THE MIRACLE OF A CHRISTMAS LONG AGO
By Hubert Beyer
VICTORIA -- You always have a choice. You can be cynical about Christmas, detest the crass commercialism with which our merchant class has usurped this day and say bah, humbug, or you can be a child again and see the wonder.
All you have to do is let your memories go back far enough and you'll again smell the freshly-baked cake, and feel the wonderful excitement of those far-away childhood Christmases.
Commercialism for its own sake may be bad, but the bearing of gifts is not. Ever since man first found love and compassion in his heart, he has given expression to those emotions by bestowing gifts on others.
The most beautiful Christmas gift I can remember was a small bag of potatoes. The year was 1945. I was 10 years old. The guns in Europe had been silent for six months, but the agony was far from over. Europe was a vast killing field, and everywhere people were trying desperately to restore some semblance of order to their lives which had been so terribly shattered.
Christmas l945 saw mother and me living in Duesseldorf, once a thriving and beautiful city of 700,000. A mere 30,000 people inhabited what was left of my home town. We lived like rats in make-shift shelters in the cellars of the houses that had been blown away by years of air raids.
Dad, who had been stationed in northern Norway, had been captured by the British and was not to be released for several more months.My only brother, who had been drafted at age 15 and sent to the Russian front in the dying throes of Nazi Germany, was missing.
Mother and I were barely surviving on the meagre rations of these horrible post-war times. For months, our daily diet consisted of a couple of slices of dry bread and some soup which we managed to get from the kitchen of a nearby hospital.
We had something of a Christmas tree that year, a three-foot-tall weed that could be found growing out of the ruins all around us. The only decoration was some ribbons of colored paper. There were to be no presents on that Christmas 1945. The gift of life would have to suffice.
In the afternoon of Christmas Eve, mother and I trooped off to the hospital to scrounge some soup. When we came back, we found a bag of potatoes by the door to our underground living quarters. It must have been about five pounds of precious food.
We ate like kings that night. There were real potatoes in the soup. And lots of them. With sincere apologies to the fine dining establishments I have had the pleasure of visiting in my later years, none could ever come close to presenting me with a meal like the one mother and I ate on Christmas Eve 1945.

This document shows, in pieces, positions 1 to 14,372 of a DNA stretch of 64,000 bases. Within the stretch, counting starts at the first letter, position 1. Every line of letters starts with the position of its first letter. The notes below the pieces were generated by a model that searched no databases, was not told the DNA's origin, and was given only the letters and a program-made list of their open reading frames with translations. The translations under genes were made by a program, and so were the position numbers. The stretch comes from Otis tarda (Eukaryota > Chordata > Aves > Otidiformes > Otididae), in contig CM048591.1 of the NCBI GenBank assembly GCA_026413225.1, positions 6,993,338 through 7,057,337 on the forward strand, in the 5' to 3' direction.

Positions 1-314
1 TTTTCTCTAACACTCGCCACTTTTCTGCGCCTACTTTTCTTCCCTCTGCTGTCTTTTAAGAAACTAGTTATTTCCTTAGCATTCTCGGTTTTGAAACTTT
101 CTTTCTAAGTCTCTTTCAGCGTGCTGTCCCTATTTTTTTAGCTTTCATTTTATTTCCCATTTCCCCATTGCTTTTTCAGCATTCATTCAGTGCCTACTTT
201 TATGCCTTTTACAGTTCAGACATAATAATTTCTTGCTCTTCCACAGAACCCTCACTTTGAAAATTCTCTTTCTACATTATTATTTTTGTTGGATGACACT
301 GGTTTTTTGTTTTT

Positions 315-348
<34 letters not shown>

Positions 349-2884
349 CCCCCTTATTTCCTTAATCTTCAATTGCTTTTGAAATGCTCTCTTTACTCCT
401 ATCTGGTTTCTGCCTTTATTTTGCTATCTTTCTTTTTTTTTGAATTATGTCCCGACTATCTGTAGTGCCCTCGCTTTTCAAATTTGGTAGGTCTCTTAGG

We never found out who the generous donor was. I have been quite satisfied to regard the appearance of those five pounds of potatoes as a Christmas miracle.
Memories of that long-ago Christmas have never left me. When my own children were young and eagerly awaiting Christmas, I would think back to that night. I would remember my mother crying with happiness over the anonymous gift of five pounds of potatoes.
I would count my blessings and pray for the day when no mother anywhere would have to be grateful for being able to give her child a bowl of miserably thin soup with a few potatoes in it.
It's now 43 years later. The children are grown up. My white beard and hair would make me a reasonable facsimile for a Santa Claus at any shopping centre. And four grandchildren are looking forward to Christmas with great excitement.
You bet there will be a certain participation in the commercial aspect of Christmas in our family. Reasonable wishes will be miraculously fulfilled. Children's eyes will shine and their hearts be gladdened.
There will be a huge turkey served at a festive table. There will be a beautifully decorated Christmas tree in our house. And the children and grandchildren will come over to celebrate Christmas with us. There will be good food and good cheer in the Beyer home this Christmas 1988.
And sometime during the evening, I will probably think back to those dark and terrible days that were the legacy of a nightmare my country had inflicted on the world.
I will think of the millions who perished, never to see another Christmas. I will think of the agony of all the mothers who, in a world of plenty, must see their children starve to death.
I will probably tell my grandchildren about my own Christmas miracle and be grateful that they are granted more than mere survival. And I will also think of a belated gift we received in the spring of the following year. My brother came home, safe and sound.
So, if the commercialism of Christmas gets you down, think back. Somewhere in your childhood memories, there is something, I'm sure, that will restore your belief in the real meaning of Christmas.